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13 May 2015

CERAWeek Houston 2015: 5 days to understand global energy issues


Last week was held in Houston, the 34th CERA WEEK, the largest global gathering of energy actors. 38 plenary sessions and 84 workshops have been organized with 2,800 participants, including representatives of governments, administrations, energy companies, equipment suppliers, banks and consulting firms, to discuss an unequivocally issue: “Turning Point : Energy’s New World”…

The week was structured around five topics: an overview of the geopolitical situation, the oil market, the gas market, the electricity market, and the medium-term overall outlook. Each topic, in fact, echoes the main subject of the convention: the world of energy is at a crossroad. Indeed, four main considerations dominated the debates: fossil fuels, energy prices, changing of traditional business models, and the impact of digitalization on the energy sector with the corollary key issue of cyber security.

The resilience in using fossil fuels

The oil market, deeply shocked by the boom of US’s non-conventional oil production and the OPEC unwillingness to support the prices, is still in excess of supply over the effective demand. However, it is clear that, despite high extraction costs, the expansion of the North American production is not at risk. The US, Canada and Mexico are also laying the foundations for a comprehensive energy union across the continent, to optimize the use of their different energy sources. Meanwhile, the gas market, in particular LNG, is still strongly driven by Asia, with an estimated increase of global consumption of 50% by 2030. But there is uncertainty about China’s shift towards gas and Japan’s shift to coal (in case of delay in the nuclear restart). Coal seems to have a bright future ahead, thanks to the sharp decrease of its prices, although far more discrete than oil. Coal is now hyper competitive and its consumption is expected to rise until 2020. Today, a fair competition between gas and coal may be possible only in two countries: the US (due to shale gas) and the United Kingdom (thanks to its carbon tax).

Diverging trends in prices

The recent fall in oil prices is clearly the most spectacular, but its real effect should be analyzed depending on various factors such as the exchange rate of local currencies against the US dollar, tax practices in each State, and the margins taken by the refining industries to deliver their final product. Regarding gas market, prices remain highly fragmented among the different regions of the world but, by 2020, a convergence between European and Asian market prices could happen, with North America keeping its advantage still, thanks to unconventional gas. Regarding the coal market, the price advantage may be threatened under three conditions: a significant level of CO2 price, appropriate taxation and a fair subsidy level for renewable energies to become competitive. But in this case, the development of CCS could also become profitable, helping maintain its use.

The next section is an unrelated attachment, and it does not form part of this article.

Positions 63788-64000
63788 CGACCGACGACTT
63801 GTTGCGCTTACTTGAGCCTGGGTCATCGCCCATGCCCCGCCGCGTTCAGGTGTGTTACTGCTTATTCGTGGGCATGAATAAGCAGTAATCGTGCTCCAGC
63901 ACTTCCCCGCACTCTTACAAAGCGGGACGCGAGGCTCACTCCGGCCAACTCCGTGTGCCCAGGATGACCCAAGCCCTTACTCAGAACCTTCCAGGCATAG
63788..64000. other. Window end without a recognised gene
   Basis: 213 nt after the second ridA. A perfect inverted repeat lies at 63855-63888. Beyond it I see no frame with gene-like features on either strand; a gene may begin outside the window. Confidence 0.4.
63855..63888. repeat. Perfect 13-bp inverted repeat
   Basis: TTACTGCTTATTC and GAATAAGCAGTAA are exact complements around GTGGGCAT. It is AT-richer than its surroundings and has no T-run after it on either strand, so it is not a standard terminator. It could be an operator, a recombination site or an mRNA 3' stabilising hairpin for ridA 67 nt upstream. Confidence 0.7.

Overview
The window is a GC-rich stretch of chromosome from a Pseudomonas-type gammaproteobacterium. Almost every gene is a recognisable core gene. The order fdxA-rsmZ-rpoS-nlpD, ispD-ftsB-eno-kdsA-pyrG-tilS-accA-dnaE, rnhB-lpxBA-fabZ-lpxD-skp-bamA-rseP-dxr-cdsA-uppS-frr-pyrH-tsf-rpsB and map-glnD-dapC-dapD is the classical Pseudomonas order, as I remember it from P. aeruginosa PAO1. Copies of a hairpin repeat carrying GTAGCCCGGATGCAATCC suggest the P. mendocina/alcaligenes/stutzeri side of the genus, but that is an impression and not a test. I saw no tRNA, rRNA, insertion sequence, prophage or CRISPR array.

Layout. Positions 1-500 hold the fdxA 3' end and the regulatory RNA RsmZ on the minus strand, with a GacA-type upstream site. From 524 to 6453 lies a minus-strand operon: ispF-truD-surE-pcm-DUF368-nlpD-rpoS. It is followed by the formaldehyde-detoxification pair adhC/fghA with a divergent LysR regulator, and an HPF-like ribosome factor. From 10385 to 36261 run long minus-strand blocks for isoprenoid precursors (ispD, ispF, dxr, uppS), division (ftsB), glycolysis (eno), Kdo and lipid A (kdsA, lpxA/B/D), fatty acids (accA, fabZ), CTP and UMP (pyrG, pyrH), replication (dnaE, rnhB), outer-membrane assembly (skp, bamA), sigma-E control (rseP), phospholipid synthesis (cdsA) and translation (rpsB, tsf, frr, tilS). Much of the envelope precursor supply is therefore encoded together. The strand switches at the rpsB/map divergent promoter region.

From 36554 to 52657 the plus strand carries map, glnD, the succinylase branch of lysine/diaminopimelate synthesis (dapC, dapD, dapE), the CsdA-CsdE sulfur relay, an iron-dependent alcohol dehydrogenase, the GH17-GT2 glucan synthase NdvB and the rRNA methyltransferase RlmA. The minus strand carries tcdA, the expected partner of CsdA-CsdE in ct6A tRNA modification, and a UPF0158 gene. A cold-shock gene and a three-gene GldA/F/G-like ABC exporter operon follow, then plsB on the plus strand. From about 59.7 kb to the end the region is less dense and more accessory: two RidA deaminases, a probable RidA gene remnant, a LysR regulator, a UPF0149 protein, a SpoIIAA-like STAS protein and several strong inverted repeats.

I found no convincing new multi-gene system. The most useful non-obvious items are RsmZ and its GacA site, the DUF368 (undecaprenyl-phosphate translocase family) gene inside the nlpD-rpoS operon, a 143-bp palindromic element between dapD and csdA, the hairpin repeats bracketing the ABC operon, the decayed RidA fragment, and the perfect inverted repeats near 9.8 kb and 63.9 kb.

The change of business model in electricity

The electricity sector gradually gets out of its historical business model of vertically integrated companies and becomes more fragmented, with a value chain spread in clusters. The development axes for new entrants are: smart downstream platforms, smart upstream platforms, electricity management, aggregation of demand, and the aggregation of supply. This will shape the basis of new energy companies, with technology helping their development but not the reverse. The core revolution of business model is in moving the value from the upstream to the downstream.

Tackle the risks of cyber attacks

On the digital matter however, concerns are high. In a digitalized system, all connected objects are potential gateways for cyber-attacks. Indeed, the amount of these appliances will quickly rise up to tens of billions (50 billion by 2020, according to Cisco). A very close collaboration between all agencies responsible for the security of states should be set (as it is already the case in the US with the cooperation between the FBI, the NSA, the SoD and CTO of businesses…). If all key sectors should be protected, energy is clearly a priority, the US is a perfect example as the energy sector is right-and-already the most attacked among the 16 sectors considered as strategic.
In this international meeting, Europe appeared, unfortunately, marginalized from global energy challenges. The EU policies, which nevertheless seek to be exemplary, are often ignored or misunderstood. As a matter fact, only a plenary session (dedicated to the COP21) and two workshops were focused on European issues…

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